In an attempt to address ongoing budget difficulties, WMATA recently proposed several options, including service changes and fare increases to its rail and bus services. CityLab reports that both changes will disproportionately affect riders East of the River.
The proposed service cuts would eliminate service to twenty Metro stations during off-peak hours—more than half of which sit east of the Anacostia, in the District and Prince George’s County. Because six of the stations reside in Wards 7 and 8, “the proposal would disproportionately hamper D.C.’s poorest and blackest communities,” whose riders are more likely to use transit during off-peak hours. What’s more, the WMATA proposal doesn’t offset the closures by expanding bus service.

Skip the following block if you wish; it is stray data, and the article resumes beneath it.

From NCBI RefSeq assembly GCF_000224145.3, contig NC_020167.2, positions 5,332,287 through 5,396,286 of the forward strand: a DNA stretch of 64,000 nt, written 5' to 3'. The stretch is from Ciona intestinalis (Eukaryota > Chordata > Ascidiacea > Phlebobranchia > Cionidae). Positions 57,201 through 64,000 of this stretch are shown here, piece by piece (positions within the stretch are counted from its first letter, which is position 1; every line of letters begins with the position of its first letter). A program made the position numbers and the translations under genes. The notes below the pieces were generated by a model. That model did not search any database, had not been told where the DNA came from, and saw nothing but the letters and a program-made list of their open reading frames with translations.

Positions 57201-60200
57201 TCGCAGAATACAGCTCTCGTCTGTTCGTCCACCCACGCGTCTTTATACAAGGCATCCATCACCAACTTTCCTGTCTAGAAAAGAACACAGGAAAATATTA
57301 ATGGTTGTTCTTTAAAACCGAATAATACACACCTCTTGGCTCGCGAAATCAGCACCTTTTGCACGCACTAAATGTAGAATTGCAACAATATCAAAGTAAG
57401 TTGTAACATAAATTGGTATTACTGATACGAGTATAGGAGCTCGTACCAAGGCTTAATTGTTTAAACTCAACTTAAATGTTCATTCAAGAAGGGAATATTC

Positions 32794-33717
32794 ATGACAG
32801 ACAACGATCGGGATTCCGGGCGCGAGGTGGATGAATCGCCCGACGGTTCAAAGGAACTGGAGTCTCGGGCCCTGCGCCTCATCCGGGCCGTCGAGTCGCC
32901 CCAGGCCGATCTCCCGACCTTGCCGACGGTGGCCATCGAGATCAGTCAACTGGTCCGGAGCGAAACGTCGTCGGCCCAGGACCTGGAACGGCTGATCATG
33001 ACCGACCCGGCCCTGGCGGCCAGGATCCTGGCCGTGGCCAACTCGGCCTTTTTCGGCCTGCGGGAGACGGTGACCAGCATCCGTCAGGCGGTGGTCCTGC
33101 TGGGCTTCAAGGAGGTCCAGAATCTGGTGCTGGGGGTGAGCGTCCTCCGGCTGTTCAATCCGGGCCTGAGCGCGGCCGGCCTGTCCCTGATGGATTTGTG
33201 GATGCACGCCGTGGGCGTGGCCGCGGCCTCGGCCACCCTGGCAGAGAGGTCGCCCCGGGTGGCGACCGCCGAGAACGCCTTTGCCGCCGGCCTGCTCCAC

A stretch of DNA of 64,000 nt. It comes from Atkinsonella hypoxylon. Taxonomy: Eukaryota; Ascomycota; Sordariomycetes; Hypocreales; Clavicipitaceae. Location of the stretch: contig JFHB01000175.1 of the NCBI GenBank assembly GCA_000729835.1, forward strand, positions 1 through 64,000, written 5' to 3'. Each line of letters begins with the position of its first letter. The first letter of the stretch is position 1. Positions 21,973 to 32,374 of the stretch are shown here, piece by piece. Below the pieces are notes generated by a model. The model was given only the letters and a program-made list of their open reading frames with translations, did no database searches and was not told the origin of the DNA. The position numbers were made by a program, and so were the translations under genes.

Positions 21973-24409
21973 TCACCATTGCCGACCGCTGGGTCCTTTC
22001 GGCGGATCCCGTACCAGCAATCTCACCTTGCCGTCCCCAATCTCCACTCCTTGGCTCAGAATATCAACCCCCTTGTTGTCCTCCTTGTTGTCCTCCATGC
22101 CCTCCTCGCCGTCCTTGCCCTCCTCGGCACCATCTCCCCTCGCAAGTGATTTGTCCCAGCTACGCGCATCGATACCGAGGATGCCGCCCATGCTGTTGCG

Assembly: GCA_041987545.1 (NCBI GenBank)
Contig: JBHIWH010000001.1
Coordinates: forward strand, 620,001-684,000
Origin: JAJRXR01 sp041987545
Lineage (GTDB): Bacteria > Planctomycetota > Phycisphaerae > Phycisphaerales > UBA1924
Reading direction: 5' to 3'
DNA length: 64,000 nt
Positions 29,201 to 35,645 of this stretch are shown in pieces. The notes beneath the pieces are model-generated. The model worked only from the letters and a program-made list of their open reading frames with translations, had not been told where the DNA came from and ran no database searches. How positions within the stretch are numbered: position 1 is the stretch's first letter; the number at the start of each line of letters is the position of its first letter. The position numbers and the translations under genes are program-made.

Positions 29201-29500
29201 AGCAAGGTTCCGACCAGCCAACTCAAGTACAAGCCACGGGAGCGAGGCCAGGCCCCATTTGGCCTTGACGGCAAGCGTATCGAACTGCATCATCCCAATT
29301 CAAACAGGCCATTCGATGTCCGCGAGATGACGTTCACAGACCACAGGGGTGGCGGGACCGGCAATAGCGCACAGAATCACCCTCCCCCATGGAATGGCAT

The Post points out that WMATA could face serious questions about the cuts’ disproportionate affect on poor residents. Title VI of the Civil Rights Act requires that “transit agencies enacting such significant changes in service must prepare an ‘equity analysis’—a report that outlines the way that proposed changes would affect riders, and what types of riders would bear the greatest costs.” Agencies making similar cuts in service to poor communities of color have faced civil rights lawsuits and federal complaints, including most recently in Los Angeles five years ago, the Post reports.
WMATA has also proposed cutting its late-night service in an effort to make the infrastructure more available for repairs once the SafeTrack initiative concludes. A public hearing is scheduled for Thursday, October 20, to discuss those proposals; riders can also take an online survey or email WMATA their comments in response to the proposals.